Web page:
"There is no doubt that investors want a return on investment, employees want a paycheck at the end of the month, clients want a good car that is efficient and so on," he affirms, "but Tesla as an organization addresses a major challenge, which is that our transportation system is creating all sorts of negative externalities. Tesla is offering a set of solutions to address that. It's not only the electric car but it's also the batteries and all the systems and software that goes around it. Tesla has a purpose."
Working for the greater cause
One of Jourdan's aims is to help people and organizations to discover – or, perhaps more accurately, rediscover – theirs. Working with fellow HEC Paris Professor Laurence Lehmann-Ortega, he is currently involved in a project with a major Japanese company, whose executives are being asked to contemplate the purpose of not just their work but their own lives.
"I'm in charge of the leadership part of the program," says Jourdan, "and the company asked us to think about something called 'kokorozashi', which they translated as 'greater cause'."
It is, in essence, a quest to discover what 'drives' you, he explains. "It helps us to then see a link between individual purpose and a corporate purpose," he adds. "What is the meaning of work? Why do we work so hard every day? There is more to work than a paycheck – but what can that be? It's my view that when there is an overlap between your own purpose and the purpose of the business, that creates all sorts of mutual benefits. Because then you feel that you derive meaning from what you do at work."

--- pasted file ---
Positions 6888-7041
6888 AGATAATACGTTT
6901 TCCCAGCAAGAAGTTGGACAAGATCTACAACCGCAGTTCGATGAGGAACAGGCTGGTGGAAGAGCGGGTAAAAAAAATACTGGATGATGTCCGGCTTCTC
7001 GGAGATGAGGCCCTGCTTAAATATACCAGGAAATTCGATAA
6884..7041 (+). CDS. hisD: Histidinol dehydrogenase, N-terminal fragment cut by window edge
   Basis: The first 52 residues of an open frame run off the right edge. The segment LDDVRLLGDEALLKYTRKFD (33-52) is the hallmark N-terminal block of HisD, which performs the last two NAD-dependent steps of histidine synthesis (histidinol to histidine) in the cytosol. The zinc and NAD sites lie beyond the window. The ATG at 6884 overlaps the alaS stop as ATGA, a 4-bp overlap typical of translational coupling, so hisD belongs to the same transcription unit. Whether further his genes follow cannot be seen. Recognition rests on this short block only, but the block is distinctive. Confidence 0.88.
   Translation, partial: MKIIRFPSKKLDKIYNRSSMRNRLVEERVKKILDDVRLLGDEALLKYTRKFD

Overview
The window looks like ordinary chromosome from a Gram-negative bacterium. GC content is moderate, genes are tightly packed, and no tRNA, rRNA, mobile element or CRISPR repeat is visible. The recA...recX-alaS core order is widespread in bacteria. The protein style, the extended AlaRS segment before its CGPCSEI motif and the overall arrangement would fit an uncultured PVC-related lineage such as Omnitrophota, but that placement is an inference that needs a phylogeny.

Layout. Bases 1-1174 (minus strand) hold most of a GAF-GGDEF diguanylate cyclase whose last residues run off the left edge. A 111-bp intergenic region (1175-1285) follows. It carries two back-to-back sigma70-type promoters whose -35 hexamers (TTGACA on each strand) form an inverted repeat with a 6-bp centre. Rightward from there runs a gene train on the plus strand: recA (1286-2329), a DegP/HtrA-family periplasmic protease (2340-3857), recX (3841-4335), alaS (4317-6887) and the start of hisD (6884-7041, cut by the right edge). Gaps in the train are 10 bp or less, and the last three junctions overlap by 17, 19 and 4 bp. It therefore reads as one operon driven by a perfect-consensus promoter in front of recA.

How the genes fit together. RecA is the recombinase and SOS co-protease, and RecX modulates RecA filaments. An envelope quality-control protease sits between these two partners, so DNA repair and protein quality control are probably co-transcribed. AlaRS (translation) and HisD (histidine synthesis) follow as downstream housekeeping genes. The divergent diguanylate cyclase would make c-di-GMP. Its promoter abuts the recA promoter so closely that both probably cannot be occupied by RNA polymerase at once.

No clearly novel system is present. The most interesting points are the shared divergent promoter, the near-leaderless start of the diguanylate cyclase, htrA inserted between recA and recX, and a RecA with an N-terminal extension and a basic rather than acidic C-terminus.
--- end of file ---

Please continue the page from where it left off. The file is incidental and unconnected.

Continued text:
In this program, Julien Jourdan is helping leaders to think about what makes them feel alive, what makes them excited. "Also, what are they good at and what do they contribute to society," he adds. "This is where individual purpose lies, and at the end of the program the employees will be presenting their own 'greater cause' to the management of the company. I think that's quite extraordinary."
The goal is to help these people become better leaders. "But I think there's another side," he says. "If you discover in the process that your purpose is not aligned with the purpose of the corporation, then it may imply that you need to rethink your career choices."
We're still only scratching the surface
It's a fascinating subject. And in many ways, we're still only scratching the surface. "Even terrorist organizations have purpose, so it's definitely not the same as CSR," he states. "It's kind of a new way of thinking about business, and we don't have all the answers yet."
For now, though, it perhaps all boils down to this: "If you only have a poster on the wall stating, 'this is what our business stands for’, it’s not going to work," he affirms. "You need to involve all the people in the organization in thinking about why you do things, why you operate, why people go to work every day. And often this takes people right back to the start of the organization and, hopefully, you find out that the founders had a sense of purpose because they wanted to address a problem."
In all likelihood, then, the original sense of purpose behind a business can be rediscovered. It does not mean that purpose is set in stone. Organizations grow and change. “Your purpose may evolve. All you really need to do now is understand it” he concludes.